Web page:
By Pam Martens: November 13, 2012
Yesterday the International Energy Agency (IEA) delivered a stunning research study showing that a shale-oil bonanza in the United States would assist it in overtaking Saudi Arabia as the world’s largest oil producer by 2020. In two decades, the U.S. would become largely self-sufficient as an energy producer.
According to the report:
“Energy developments in the United States are profound and their effect will be felt well beyond North America – and the energy sector. The recent rebound in oil and gas production, driven by upstream technologies that are unlocking light tight oil and shale gas resources, is spurring economic activity – with less expensive gas and electricity prices giving industry a competitive edge – and steadily changing the role of North America in global energy trade. By around 2020, the United States is projected to become the largest global oil producer (overtaking Saudi Arabia until the mid-2020s) and starts to see the impact of new fuel-efficiency measures in transport. The result is a continued fall in US oil imports, to the extent that North America becomes a net oil exporter around 2030.”
That was startling news but even more surprising was the stock market’s reaction – it didn’t budge. The Dow Jones Industrial Average closed unchanged on the day.
But surely one of the energy stocks with heavy involvement in shale production would get a price boost – like ConocoPhillips, for example. The stock (symbol: COP) closed down 3 cents at $55.64 on the day.
What about the U.S. Treasury market. Wasn’t there a big relief rally that all that extra tax revenue from all that extra oil production would help reduce the national debt. Nothing there either: the 10-year Treasury has traded in a narrow range for the past week, yielding around 1.60 percent.
To put it bluntly, there are only two ways to interpret the big yawn from the stock market over this blockbuster news: (1) the market thinks the report is bogus; (2) the market doesn’t like the inference that should the U.S. no longer need OPEC, it might not continue to spend its military budget protecting U.S. corporate interests in the Middle East. Those corporate interests are not just the interests of oil companies. Many companies that trade on U.S. stock markets also have an economic interest in what happens in the Middle East – particularly military armaments manufacturers.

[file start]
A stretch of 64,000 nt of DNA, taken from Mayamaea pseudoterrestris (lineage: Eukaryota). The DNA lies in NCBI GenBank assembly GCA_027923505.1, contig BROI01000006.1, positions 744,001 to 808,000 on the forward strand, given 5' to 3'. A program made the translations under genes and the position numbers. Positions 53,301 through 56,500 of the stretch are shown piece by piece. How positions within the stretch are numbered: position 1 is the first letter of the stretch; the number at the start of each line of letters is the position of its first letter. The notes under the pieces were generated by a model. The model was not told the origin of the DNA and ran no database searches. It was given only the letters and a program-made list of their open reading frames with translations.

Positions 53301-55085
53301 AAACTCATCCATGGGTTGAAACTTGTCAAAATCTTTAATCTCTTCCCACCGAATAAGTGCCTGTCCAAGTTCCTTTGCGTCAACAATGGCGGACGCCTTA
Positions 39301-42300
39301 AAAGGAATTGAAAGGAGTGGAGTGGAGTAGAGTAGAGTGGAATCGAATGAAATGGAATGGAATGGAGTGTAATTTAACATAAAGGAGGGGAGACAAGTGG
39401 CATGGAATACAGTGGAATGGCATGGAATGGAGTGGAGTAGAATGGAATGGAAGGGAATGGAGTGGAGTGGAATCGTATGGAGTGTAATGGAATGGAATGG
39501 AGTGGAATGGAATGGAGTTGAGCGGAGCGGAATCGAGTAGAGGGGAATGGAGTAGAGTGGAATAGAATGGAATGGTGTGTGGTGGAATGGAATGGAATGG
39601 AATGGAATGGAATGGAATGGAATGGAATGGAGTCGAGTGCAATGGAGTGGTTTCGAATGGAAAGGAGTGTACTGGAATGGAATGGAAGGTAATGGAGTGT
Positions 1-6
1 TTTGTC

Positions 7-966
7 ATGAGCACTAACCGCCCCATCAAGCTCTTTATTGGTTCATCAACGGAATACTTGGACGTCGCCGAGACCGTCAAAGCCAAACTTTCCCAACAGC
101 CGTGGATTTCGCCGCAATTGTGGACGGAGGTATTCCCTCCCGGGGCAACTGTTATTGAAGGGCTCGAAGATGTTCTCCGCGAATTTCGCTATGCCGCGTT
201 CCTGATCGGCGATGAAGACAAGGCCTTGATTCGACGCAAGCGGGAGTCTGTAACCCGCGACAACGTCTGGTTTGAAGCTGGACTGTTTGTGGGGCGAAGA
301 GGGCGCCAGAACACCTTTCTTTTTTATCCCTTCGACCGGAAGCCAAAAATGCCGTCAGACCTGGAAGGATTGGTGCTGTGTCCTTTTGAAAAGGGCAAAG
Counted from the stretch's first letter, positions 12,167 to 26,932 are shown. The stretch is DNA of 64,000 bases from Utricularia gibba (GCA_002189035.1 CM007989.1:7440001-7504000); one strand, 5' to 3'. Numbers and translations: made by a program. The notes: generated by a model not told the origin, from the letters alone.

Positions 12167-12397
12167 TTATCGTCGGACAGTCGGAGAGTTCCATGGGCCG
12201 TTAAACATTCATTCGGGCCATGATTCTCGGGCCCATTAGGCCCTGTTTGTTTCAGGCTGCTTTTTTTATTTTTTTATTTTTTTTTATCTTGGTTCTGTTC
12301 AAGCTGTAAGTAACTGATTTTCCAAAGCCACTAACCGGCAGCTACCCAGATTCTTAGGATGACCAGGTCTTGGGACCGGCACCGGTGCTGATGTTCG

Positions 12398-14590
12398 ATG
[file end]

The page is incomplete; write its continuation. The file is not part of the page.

The report duly noted that by 2035, an estimated 90 percent of Middle East oil exports will be heading to Asia. “It accelerates the switch in direction of international oil trade toward Asia, putting a focus on the security of the strategic routes that bring Middle East oil to Asian markets.”
One aspect of the report is not in doubt – the growth of shale in America’s energy landscape. Whether that is a sustainable long-term trend is another matter. ConocoPhillips reports the following at its web site:
“North American natural gas is now in abundance as production from shale has become technically and economically viable. North America is believed to hold nearly a century’s supply of natural gas, and shale is also proving an increasingly important source of oil and natural gas liquids in many areas.
“Having entered several of the most promising shale plays early, we succeeded in building large acreage positions while lease access costs were relatively low. In today’s market environment of low North American natural gas prices, we are focusing our capital investments on the more liquids-rich shale plays, since higher liquids prices enable us to generate more profitable returns.
“In 2011, we added approximately 600,000 net acres in rapidly developing shale areas, including the Wolfcamp and Avalon plays in Texas and New Mexico, the Niobrara Play in Colorado, and the Duvernay and Canol plays in Canada. These add to our significant holdings in the proven Montney and Muskwa plays in western Canada and our major producing U.S. plays in Eagle Ford, Permian, Bakken and North Barnett.
“In the liquids-rich Eagle Ford Play in South Texas, we have assembled an attractive core leasehold of 223,000 net acres in the trend’s fairway and accelerated our delineation activities during 2011. Long-term peak production is targeted by 2017.”